Significant differences were also observed in budget planning participation. A total of 60 percent of listed companies reported high levels of managerial participation but only 36 percent of non-listed companies did. Public accountability is probably a factor here for listed companies. In contrast, most non-listed companies tend to be family-owned and may therefore prefer secrecy. However, as more and more companies seek listing on the Bahrain Stock Exchange (BSE) this is bound to change.
Budgeting in Bahrain – design, timelines, and communication
These three areas have a significant impact on the effectiveness of budget implementation and overall strategy. Just over three-quarters of all the companies had a budget committee composed of senior managers. Companies without a committee had a budget officer who worked closely with the CEO. Across all companies surveyed, 43 percent prepared fixed budgets and 39 percent prepared variable budgets; and 42 percent of listed companies prepared variable budgets.
Budgets are most effective over short reporting cycles which assist control for and performance measurement of managers and departments. Most of the listed companies reported quarterly and so did many of the non-listed although 42 percent favor six monthly reporting. This difference is again driven by public accountability as listed companies have to follow the International Accounting Standard for Interim Reporting. Just over half of all companies measured budget performance by department and a third of non-listed companies also used divisional reporting.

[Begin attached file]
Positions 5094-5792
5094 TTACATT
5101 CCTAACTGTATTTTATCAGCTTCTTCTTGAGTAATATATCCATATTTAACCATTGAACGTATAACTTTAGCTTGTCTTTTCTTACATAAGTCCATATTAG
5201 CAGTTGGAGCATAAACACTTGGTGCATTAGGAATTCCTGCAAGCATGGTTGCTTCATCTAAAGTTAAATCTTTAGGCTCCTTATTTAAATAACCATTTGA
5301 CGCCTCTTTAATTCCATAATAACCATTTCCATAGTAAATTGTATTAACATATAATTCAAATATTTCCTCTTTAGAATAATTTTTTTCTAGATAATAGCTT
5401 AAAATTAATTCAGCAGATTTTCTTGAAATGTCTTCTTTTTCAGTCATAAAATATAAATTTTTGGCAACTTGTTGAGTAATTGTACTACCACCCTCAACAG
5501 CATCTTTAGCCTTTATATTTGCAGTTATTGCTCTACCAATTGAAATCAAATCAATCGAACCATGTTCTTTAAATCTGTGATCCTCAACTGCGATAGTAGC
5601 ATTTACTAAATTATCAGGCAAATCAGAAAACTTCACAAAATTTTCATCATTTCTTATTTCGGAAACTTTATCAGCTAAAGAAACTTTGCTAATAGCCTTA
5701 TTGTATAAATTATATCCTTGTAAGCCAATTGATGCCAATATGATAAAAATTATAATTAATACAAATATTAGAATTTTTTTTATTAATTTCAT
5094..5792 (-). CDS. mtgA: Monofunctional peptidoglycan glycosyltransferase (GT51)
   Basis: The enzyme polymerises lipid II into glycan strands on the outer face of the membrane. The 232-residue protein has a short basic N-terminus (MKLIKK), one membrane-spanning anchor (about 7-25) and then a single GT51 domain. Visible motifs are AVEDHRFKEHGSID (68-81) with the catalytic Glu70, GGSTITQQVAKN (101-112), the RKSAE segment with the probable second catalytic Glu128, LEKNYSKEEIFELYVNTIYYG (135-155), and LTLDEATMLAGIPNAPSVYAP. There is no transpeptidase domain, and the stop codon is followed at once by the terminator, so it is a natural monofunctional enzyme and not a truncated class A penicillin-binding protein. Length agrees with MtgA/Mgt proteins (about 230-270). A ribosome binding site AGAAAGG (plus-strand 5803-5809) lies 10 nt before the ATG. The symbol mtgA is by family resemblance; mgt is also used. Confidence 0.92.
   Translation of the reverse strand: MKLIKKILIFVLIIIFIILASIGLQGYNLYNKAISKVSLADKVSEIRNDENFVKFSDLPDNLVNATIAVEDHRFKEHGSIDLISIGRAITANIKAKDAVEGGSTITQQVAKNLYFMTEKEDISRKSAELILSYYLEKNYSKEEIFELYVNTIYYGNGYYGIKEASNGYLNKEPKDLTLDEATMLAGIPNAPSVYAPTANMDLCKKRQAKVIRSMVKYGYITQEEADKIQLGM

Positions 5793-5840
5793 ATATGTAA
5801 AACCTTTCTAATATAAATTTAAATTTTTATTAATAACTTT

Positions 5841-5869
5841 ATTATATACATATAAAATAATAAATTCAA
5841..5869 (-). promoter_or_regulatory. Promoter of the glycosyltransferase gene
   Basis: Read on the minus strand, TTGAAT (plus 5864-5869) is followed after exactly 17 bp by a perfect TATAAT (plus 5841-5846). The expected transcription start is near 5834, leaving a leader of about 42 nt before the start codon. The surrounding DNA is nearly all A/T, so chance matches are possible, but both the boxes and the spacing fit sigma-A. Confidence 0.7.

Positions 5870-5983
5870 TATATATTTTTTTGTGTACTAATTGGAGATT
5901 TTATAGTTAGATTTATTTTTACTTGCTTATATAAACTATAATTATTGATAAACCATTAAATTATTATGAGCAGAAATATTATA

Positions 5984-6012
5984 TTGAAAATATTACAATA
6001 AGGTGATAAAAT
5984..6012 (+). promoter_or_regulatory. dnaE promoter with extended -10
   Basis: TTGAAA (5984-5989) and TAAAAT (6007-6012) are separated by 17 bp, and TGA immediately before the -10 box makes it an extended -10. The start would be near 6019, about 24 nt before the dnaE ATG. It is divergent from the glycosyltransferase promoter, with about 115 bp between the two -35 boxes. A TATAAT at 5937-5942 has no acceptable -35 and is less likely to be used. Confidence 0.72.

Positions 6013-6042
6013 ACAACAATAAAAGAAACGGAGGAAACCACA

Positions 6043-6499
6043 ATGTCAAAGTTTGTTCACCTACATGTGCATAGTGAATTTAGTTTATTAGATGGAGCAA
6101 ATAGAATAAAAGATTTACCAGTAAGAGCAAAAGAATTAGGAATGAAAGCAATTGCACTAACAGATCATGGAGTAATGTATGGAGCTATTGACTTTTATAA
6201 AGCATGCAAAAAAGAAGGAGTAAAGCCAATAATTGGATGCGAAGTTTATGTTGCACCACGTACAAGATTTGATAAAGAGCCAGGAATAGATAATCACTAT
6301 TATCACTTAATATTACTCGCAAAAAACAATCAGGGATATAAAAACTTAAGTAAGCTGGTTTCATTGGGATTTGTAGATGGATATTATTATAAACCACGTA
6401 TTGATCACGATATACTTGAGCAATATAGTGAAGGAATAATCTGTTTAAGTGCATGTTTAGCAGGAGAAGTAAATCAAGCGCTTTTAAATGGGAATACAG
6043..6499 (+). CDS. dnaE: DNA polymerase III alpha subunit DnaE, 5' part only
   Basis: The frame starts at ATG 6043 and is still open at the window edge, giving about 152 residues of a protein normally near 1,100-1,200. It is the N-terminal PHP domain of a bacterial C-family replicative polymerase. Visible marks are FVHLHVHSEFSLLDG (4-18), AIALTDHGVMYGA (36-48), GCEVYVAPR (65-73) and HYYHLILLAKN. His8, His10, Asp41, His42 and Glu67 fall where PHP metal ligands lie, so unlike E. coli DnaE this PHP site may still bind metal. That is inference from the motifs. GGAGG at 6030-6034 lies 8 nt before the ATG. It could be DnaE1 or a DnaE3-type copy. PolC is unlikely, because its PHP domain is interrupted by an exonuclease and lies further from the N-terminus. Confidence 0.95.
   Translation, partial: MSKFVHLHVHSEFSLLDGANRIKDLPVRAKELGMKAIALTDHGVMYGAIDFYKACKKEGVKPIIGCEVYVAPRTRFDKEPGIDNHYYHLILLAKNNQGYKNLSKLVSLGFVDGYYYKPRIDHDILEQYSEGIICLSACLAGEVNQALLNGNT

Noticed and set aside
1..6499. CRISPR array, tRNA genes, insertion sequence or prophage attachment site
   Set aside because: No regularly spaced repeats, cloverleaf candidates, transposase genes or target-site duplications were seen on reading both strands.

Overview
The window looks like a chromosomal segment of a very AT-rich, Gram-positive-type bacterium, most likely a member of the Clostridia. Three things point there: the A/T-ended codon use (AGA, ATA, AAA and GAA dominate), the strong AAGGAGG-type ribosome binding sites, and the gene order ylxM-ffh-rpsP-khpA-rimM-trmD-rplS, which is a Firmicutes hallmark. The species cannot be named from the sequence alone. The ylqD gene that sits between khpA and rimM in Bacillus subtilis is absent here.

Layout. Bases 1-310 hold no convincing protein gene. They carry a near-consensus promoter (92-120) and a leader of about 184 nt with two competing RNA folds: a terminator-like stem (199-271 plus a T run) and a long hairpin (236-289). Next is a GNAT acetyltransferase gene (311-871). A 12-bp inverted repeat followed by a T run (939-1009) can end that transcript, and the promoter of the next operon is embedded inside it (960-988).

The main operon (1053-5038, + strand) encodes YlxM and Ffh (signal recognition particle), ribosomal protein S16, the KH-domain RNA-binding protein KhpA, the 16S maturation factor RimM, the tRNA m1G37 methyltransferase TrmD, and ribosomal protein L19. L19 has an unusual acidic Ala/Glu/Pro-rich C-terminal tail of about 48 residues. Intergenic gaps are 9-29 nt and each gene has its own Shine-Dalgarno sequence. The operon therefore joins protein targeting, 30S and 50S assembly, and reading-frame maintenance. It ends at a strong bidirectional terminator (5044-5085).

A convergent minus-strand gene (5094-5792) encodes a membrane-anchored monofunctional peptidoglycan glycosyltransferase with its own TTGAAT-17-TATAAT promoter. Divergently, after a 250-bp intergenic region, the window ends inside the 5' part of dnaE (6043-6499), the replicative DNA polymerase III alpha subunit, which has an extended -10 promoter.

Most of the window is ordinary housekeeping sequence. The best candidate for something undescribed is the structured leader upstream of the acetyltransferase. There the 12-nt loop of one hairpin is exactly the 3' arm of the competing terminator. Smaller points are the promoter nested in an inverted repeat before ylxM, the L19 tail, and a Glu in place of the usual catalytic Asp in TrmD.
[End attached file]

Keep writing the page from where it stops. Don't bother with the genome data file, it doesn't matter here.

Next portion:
Budgets determine profit targets and effective communication is required if all staff are to contribute to meeting those targets. Two-thirds of companies reported that budget allocation was secret although they had plenty of information made available when planning operating budgets. There was general agreement that while budget communications were treated cautiously they were generally well received. However, there were significant differences in views of senior management's leadership of budget implementation. In listed companies there were high levels of satisfaction but in non-listed companies high levels of criticism.
Budgeting in Bahrain – control and performance
Budget leadership is connected with who evaluates variances. In the listed companies, department heads working with the budget committee did this. In non-listed companies, it was the preserve of senior management. Nearly all listed companies prepared monthly or quarterly variance reports in contrast to three-quarters of non-listed companies.